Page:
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Dislike evident among UConn-Notre Dame women

Notre Dame coach Muffet McGraw said there’s tension in her relationship with UConn.
Notre Dame coach Muffet McGraw said there’s tension in her relationship with UConn. John Bazemore/AP

NASHVILLE — The tension in the room was palpable.

When the University of Connecticut women’s basketball team assembled in a small meeting room in the bowels of Bridgestone Arena along with the Notre Dame women’s squad Saturday for the presentation of the Associated Press’ Player and Coach of the Year awards, it made for a combustible situation.

UConn’s Breanna Stewart and Notre Dame’s Kayla McBride, both AP All-Americans, were finalists for Player of the Year. Meanwhile, UConn’s Geno Auriemma and Notre Dame’s Muffet McGraw were in contention for Coach of the Year.

An awkward silence filled the small room as both teams assembled in support of their teammate and coach. Hard stares were exchanged during the ceremony when Stewart was named Player of the Year and McGraw was selected as Coach of the Year.


“Yeah, I think there was definitely tension in the room,” McGraw said Monday. “I think, for us, we wanted Kayla McBride to win the Player of the Year award. So, there was a little bit of that. And certainly the rivalry has gone a little away from the civility it was when we were in the league together.’’

Asked what it would take to bring civility back to the rivalry, McGraw replied, tersely, “I think we’re past that point.’’

That much was evident when Stewart sat at a dais after being named Player of the Year and answered questions while facing a scowling Notre Dame team.

The undercurrent of animosity between 39-0 UConn and 37-0 Notre Dame — who will meet Tuesday night in the first women’s NCAA national championship between undefeated teams – seemed to reach a boiling point.

“I think there were two teams in the room and they were both supporting their respective player and coach,’’ said Stewart, who helped UConn win last year’s title by avenging a pair of regular-season losses to Notre Dame and a setback in the Big East championship game with an 83-65 victory over the Irish in last year’s semifinals.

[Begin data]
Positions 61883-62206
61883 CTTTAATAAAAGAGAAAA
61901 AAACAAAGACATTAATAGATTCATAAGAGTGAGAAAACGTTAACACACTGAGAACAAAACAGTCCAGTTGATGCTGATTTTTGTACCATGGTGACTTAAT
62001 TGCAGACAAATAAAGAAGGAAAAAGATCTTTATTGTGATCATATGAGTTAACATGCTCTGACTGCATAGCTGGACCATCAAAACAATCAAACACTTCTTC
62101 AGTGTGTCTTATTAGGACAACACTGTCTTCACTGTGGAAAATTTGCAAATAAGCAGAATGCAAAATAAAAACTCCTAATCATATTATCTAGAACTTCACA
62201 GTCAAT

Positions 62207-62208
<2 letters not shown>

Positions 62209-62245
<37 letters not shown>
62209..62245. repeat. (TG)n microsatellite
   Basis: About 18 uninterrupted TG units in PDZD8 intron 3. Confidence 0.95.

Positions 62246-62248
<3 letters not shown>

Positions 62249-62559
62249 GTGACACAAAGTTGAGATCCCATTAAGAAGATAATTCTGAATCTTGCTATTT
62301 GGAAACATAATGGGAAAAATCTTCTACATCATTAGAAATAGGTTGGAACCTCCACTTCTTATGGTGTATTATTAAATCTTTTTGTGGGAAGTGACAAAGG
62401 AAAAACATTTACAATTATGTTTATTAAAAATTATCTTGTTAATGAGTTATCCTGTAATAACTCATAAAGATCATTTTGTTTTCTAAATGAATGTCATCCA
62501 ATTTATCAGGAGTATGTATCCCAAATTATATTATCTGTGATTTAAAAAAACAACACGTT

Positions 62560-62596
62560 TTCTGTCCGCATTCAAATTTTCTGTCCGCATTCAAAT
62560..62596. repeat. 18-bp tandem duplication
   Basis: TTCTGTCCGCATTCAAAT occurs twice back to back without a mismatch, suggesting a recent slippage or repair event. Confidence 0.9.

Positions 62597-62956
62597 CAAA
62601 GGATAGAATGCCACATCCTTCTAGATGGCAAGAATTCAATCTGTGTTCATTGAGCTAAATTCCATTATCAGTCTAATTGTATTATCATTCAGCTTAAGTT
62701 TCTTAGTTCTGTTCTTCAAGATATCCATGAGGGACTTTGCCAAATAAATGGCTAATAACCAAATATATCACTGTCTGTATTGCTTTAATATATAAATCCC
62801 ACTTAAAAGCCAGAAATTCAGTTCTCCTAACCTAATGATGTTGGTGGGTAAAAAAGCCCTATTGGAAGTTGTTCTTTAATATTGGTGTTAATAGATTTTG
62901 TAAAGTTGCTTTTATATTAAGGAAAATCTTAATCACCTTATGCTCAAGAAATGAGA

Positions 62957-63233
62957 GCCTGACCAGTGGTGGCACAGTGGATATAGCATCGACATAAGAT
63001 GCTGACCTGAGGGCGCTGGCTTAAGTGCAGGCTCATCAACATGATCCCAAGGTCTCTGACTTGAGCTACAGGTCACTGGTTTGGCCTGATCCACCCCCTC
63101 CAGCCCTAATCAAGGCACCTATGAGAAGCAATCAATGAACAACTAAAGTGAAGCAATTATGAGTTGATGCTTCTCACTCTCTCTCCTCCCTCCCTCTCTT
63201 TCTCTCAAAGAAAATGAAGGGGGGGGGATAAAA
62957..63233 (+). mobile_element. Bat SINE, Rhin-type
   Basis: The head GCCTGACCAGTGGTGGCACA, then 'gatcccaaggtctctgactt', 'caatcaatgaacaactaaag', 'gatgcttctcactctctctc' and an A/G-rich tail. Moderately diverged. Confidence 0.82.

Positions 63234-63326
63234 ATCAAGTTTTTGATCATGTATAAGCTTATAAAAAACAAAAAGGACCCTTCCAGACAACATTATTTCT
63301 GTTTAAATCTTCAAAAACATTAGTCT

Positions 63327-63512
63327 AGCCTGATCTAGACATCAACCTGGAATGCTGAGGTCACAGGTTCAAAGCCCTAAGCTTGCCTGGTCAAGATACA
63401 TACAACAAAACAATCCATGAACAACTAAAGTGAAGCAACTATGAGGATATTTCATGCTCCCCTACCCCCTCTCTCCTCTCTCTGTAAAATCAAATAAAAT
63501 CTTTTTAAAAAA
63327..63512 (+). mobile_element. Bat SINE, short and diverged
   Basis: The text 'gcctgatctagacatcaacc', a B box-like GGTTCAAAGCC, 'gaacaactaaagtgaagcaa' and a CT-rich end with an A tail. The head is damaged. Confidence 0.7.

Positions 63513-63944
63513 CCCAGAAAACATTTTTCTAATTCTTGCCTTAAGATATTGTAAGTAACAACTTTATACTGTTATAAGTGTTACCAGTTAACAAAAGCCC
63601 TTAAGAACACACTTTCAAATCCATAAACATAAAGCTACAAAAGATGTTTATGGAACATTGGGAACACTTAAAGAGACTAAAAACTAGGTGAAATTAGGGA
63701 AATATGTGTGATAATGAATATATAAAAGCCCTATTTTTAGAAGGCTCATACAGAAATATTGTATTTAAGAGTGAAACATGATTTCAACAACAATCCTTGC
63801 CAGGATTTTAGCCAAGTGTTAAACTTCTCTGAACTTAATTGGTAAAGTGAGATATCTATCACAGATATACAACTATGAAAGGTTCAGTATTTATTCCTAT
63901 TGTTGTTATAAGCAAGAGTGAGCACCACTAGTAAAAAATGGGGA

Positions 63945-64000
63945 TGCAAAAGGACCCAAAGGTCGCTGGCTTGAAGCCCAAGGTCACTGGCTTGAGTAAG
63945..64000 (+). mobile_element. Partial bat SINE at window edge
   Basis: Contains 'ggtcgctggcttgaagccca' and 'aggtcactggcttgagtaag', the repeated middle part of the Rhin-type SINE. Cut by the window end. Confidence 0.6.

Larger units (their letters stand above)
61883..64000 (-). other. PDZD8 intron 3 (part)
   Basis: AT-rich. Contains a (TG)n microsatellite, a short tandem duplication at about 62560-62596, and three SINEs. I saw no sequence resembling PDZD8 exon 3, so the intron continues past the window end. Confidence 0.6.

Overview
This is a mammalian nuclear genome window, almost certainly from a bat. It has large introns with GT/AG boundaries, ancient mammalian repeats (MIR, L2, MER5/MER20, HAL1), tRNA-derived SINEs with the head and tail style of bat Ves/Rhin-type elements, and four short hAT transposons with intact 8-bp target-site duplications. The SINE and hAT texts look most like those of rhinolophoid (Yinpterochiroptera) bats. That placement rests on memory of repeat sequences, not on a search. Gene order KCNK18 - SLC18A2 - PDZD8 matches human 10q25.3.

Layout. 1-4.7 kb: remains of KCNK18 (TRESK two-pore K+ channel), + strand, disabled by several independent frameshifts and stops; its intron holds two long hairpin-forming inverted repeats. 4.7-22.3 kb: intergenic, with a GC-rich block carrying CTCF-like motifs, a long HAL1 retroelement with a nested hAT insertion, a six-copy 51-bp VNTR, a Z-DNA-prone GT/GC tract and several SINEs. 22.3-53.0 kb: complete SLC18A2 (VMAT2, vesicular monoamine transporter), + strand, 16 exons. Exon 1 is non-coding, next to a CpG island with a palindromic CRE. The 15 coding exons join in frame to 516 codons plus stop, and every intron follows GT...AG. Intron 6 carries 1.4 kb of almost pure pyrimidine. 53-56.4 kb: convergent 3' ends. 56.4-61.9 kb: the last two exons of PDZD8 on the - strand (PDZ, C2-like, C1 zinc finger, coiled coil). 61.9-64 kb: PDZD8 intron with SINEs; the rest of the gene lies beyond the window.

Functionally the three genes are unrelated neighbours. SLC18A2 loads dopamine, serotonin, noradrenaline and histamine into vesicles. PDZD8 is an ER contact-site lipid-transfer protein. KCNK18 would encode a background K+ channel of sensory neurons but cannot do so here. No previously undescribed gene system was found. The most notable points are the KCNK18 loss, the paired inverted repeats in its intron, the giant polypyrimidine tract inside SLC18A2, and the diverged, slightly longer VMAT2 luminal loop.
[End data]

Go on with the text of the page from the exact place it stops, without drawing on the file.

“But I don’t think we are very fond of each other,’’ Stewart continued. “I think everyone knows that.’’

“This is not about Muhammad Ali taunting Joe Frazier,’’ said Auriemma, whose team dispatched Stanford, 75-56, in the nightcap of Sunday’s national semifinal. “That’s not what this is all about. I think, deep down, that’s not who Muffet is, and that’s not who I am. We’re not going to sit up here and taunt each other, trying to get underneath each other’s skin.

“To me, it’s superfluous. You see, we use big words like that at Connecticut, too.’’

Still, it didn’t prevent the coaches from taking jabs at each other.

When asked about her approach to UConn’s physically bigger squad, McGraw feigned surprise when she replied, “I think it’s amazing. They committed the fewest fouls [449] in the nation. So they can be a really physical team and not yet manage to foul.’’

To which Auriemma fired back, “The only thing more amazing than that, than how we’ve committed so few fouls, is how many free throws they’ve shot against us in the last three years; that only one team in America gets to shoot free throws against us.

“You want to talk about amazing? That’s amazing.’’

Although UConn joined the American Athletic Conference and Notre Dame bolted for the Atlantic Coast Conference, familiarity as former Big East foes seemingly laid the foundation for the contempt between the Huskies and Fighting Irish, who have faced each other 15 times over the last four seasons, including four times in each of the last three seasons.


“I think when you play as often as we have in the short period of time, I think a lot of things happen that wouldn’t happen if we didn’t play that often,’’ said Auriemma, who will attempt to guide the Huskies to their ninth national championship, and fifth after an undefeated season.

“Nobody knows what it’s like being us. Nobody knows what we go through every day. What our players go through every time they win an award. Everybody’s [ticked] off. The worst part is that they act [ticked] off because our guy won an award.

“It’s ‘All Connecticut, all the time. All Connecticut, all the time, and we’re sick of it,’ ” Auriemma added.

The enmity UConn has engendered over the years “is just natural,’’ said Auriemma, who has been a lightning rod in the game. “But we live with it — every day, 365 days a year. So if you’re going to come up and live in that air, then you’ve got to deal with it.’’

While he expressed appreciation for the way McGraw’s team has played this season, calling Notre Dame “far and away the best team I’ve seen this year,’’ it did not necessarily mean Auriemma was looking to break bread with his counterpart any time soon.


“You got two really, really good teams [in the national championship] so forget the other stuff,’’ Auriemma insisted. “The other stuff is nonsense. I can sit here and list 10,000 other coaches who don’t interact with each other, whose rivalries are intense. This is a function of women’s college basketball.

“Sometimes we act like girls,’’ the UConn coach added. “Like we’re supposed to go to dinner every night and play each other and try to beat each other’s brains in, try to win a national championship, and compete like hell – Muffet and Geno – then we’re supposed to get together and have a bottle of wine?

“That [stuff] is just not going to happen. So you can stop asking why it doesn’t happen.’’

Michael Vega can be reached at vega@globe.com.